Vancouver Blazers

The Vancouver Blazers were a professional ice hockey team that played in the World Hockey Association from 1973 to 1975. The Blazers played at the Pacific Coliseum in Vancouver, sharing the facility with the Vancouver Canucks of the National Hockey League. The Blazers were owned by local businessman Jim Pattison. The franchise moved to Vancouver after a single season in Philadelphia. Unable to establish a strong fan base in Vancouver, the team was moved again in 1975 to become the Calgary Cowboys.

Vancouver Blazers
Vancouver Blazers.png
CityVancouver, British Columbia
Home arenaPacific Coliseum
ColoursYellow and burnt orange
Franchise history
1972
(did not play)
Miami Screaming Eagles
1972–1973Philadelphia Blazers
1973–1975Vancouver Blazers
1975–1976Calgary Cowboys

HistoryEdit

The Blazers were one of the founding members of the World Hockey Association. Originally the team, called the Miami Screaming Eagles, was to be based in Miami, Florida, but due to financial problems and a lack of a suitable arena, the franchise was moved to Philadelphia, Pennsylvania and debuted as the Philadelphia Blazers. After only one season in Philadelphia, the team relocated to Vancouver, British Columbia and became the Vancouver Blazers in 1973–74. After two seasons, the team was again relocated to Calgary, Alberta as the Calgary Cowboys for 1975–76. Two years later, the franchise folded.

Vancouver BlazersEdit

After the 1972–73 WHA season ended, the Philadelphia Blazers' owners sold the team to Jim Pattison who moved the team north of the border to Vancouver, British Columbia where it was named Vancouver Blazers.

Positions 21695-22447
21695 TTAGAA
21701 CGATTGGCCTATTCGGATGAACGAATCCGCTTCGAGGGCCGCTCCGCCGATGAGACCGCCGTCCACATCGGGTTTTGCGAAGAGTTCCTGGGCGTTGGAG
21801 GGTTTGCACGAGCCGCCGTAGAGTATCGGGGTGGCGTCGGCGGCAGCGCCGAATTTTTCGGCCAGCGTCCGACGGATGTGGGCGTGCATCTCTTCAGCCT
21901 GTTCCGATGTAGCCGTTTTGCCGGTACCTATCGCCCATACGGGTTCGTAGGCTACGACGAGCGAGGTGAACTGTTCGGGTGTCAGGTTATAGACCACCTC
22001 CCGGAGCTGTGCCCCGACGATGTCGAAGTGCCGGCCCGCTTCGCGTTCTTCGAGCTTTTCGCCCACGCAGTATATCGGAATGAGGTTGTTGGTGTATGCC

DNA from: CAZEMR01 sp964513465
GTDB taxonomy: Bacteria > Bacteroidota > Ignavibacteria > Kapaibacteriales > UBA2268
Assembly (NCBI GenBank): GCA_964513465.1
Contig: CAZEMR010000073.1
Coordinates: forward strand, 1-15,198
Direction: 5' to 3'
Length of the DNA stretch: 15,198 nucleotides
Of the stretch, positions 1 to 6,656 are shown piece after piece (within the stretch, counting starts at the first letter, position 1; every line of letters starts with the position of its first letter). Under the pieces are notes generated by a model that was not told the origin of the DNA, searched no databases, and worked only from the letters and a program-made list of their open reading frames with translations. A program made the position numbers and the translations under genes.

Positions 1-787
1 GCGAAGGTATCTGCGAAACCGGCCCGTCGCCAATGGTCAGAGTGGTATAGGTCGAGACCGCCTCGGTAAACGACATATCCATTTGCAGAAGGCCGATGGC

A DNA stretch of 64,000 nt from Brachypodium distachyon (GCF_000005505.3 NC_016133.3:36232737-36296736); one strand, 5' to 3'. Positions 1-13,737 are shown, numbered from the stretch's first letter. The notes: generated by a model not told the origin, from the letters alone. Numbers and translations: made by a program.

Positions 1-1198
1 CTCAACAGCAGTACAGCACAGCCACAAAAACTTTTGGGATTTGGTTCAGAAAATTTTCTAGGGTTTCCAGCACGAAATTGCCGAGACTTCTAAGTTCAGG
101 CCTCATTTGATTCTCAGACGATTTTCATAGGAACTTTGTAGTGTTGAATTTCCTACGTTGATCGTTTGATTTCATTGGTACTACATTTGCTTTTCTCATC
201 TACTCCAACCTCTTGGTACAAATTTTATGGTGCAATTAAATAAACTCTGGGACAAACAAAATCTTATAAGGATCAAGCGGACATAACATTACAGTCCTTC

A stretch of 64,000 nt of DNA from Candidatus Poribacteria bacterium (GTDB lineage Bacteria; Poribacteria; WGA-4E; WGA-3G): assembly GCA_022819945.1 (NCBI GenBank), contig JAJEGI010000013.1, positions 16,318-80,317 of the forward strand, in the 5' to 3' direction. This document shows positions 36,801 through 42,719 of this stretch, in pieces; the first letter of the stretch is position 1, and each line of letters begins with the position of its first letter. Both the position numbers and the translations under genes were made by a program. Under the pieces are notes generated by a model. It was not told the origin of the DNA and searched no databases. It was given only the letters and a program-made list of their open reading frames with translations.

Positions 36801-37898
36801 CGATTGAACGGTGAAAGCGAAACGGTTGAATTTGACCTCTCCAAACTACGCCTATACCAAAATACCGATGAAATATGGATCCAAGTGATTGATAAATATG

Pattison knew that in order to compete with the Vancouver Canucks of the NHL, who shared the same arena, he needed to attract a major star to the team, as Andre Lacroix, who had led the league in scoring the previous year, left to join the New York Golden Blades, while the team's (and league's) highest-paid player, Derek Sanderson, had been forced out at the end of the season in a major embarrassment to the team and league. Pattison tried to sign Boston star Phil Esposito, offering him $2.5 million over five years. Esposito decided to stay with the Bruins for less money.

The team performed poorly in their first year, finishing with a record of 27-50-1; despite this, Vancouver was such a strong hockey town that the Blazers actually led the WHA in attendance, drawing 9,356 a night, more than 50% above the average of the other eleven clubs in the league. The next season, 1974–75, the club improved to only two games below .500, only to see attendance slip to 8,014 a game, sixth in the 14-team WHA. It wasn't enough to keep the team in Vancouver; after only two seasons on the west coast, the team made its third franchise shift in three years, this time to Calgary, Alberta, where they were renamed Calgary Cowboys. The Cowboys would be the WHA's second attempt in Calgary, as the Calgary Broncos were slated to start playing there for the inaugural WHA season. However, after Broncos' owner Bob Brownridge died, the franchise was placed in Cleveland instead.[1]

Season-by-season recordEdit

See 1973–74 Vancouver Blazers season
See 1974–75 Vancouver Blazers season

Note: GP = Games played, W = Wins, L = Losses, T = Ties, Pts = Points, GF = Goals for, GA = Goals against, PIM = Penalties in minutes

Season Team Name GP W L T PTS GF GA PIM Finish Playoffs
1973–74 Vancouver Blazers 78 27 50 1 55 278 345 1047 5th, Western Did not qualify
1974–75 Vancouver Blazers 78 37 39 2 76 256 270 1075 4th, Canadian Did not qualify
Franchise totals 395 174 207 14 362 1381 1498 5278

See alsoEdit

ReferencesEdit

  1. ^ The Alberta Oilers were then mooted as a "regional" franchise that would play in both Edmonton and Calgary, but that first season the Oilers played only one game in Calgary: a one-game playoff against Minnesota, which they lost. The franchise was renamed the Edmonton Oilers in 1973, which has been their identity ever since.

External linksEdit